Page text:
Album of Chinese classic literary songs released at UN headquarters

Source: Xinhua| 2018-08-14 05:55:53|Editor: Liangyu
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UNITED NATIONS, Aug. 13 (Xinhua) -- Youth of China, the third album of a Chinese classical literary song trilogy, was released Monday at the UN headquarters in New York, the first working day after the International Youth Day that fell on Sunday.

The album was composed by You Jingbo, a Chinese American artistic director at the American National Music Center, and sang by Jing Mengtao, a vocal performance student at the University of the Arts, Philadelphia.

"We worked very hard and made sure that we see both Chinese and Western elements in this project," said You at the release ceremony, recalling their eight months of collaboration together.

He explained that the songs' lyrics are Chinese classical poetry, and their melodies are composed with traditional Chinese music notes, but their presentation styles are mostly Western, including rap, folk and R&B.

The 10 songs in the new album included Ospreys, a love poet from China's Book of Songs dating back to over 2,000 years ago, and Song of Mulan, a folk song about a female soldier in disguise of a man in North Wei (386-534 BC), whom the Disney cartoon Mulan was based on.

"A country's strength depends on the country's youth. I hope that, by sharing my appreciation and understanding of my culture, I can inspire and encourage more teenagers to embrace the beauty of their own culture," Jing said.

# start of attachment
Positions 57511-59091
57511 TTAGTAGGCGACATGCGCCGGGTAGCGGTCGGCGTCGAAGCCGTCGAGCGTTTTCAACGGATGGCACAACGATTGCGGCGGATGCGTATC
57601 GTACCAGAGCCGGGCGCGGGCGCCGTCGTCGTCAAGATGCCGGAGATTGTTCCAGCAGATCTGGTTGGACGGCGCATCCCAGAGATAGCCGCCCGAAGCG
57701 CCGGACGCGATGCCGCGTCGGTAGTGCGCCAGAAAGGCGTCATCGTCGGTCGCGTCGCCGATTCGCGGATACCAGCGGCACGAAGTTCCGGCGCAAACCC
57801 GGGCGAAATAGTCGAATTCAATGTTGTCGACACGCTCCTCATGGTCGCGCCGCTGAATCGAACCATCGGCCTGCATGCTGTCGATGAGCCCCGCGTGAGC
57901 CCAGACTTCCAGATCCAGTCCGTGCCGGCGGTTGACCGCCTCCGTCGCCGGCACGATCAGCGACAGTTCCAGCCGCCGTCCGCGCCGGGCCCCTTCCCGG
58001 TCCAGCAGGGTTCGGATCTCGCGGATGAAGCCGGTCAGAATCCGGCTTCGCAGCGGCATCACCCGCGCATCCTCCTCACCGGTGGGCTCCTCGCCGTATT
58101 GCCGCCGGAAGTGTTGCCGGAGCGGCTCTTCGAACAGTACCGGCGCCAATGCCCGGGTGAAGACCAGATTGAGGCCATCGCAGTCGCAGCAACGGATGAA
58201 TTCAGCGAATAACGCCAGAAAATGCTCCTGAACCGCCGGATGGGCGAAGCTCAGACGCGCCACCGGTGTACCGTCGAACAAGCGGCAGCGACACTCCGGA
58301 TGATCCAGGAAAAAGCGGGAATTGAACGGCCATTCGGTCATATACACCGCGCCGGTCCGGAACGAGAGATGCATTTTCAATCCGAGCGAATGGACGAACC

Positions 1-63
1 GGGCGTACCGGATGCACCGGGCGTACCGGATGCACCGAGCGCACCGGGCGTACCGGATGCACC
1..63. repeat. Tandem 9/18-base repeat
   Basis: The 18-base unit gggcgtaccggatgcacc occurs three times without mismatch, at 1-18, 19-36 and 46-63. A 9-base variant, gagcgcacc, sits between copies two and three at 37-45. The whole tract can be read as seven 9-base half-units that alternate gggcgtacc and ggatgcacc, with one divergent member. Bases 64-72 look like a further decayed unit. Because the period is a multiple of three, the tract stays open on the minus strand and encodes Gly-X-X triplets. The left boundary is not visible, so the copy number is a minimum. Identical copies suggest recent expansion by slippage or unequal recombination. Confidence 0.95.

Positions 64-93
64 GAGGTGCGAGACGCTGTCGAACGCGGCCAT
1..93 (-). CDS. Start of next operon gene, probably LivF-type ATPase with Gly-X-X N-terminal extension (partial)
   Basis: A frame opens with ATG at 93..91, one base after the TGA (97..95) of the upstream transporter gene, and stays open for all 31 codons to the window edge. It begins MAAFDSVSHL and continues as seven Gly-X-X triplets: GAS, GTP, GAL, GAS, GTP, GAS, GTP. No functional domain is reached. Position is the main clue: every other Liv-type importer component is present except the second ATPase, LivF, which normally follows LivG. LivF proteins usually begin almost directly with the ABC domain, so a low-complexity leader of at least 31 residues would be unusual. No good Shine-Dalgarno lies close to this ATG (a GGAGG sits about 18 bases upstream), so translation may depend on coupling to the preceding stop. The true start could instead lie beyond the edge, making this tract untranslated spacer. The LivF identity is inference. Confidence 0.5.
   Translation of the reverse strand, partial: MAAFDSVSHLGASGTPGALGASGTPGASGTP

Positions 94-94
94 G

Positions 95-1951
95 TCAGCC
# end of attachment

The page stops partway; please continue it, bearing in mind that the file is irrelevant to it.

He also hopes to "help contribute in a small but meaningful way, the spreading of ancient Chinese civilization and legacy across an international platform."

Before making Youth of China, You recorded two other albums of Chinese classical literary songs, with their lyrics selected from Tang and Song Dynasties' poetry.

The three albums as a trilogy will be made available soon in about 180 countries around the world on digital music distribution platforms such as QQ Music, Kougou, Amazonmusic, Spotify and Deezer.

You hopes these songs could help promote Chinese classical literature education among the new generation of children, and that the Chinese immigrants around the world could relate to or resonate with these songs.

At the ceremony, the World Harmony Foundation presented the Award of World Youth Harmony Ambassador certificates to a group of Chinese music teachers and their pupils, who had put on a performance singing one of You's works, in recognition of their musical teaching or performance "in a way that spreads traditional Chinese music globally" and in celebrating the International Youth Day.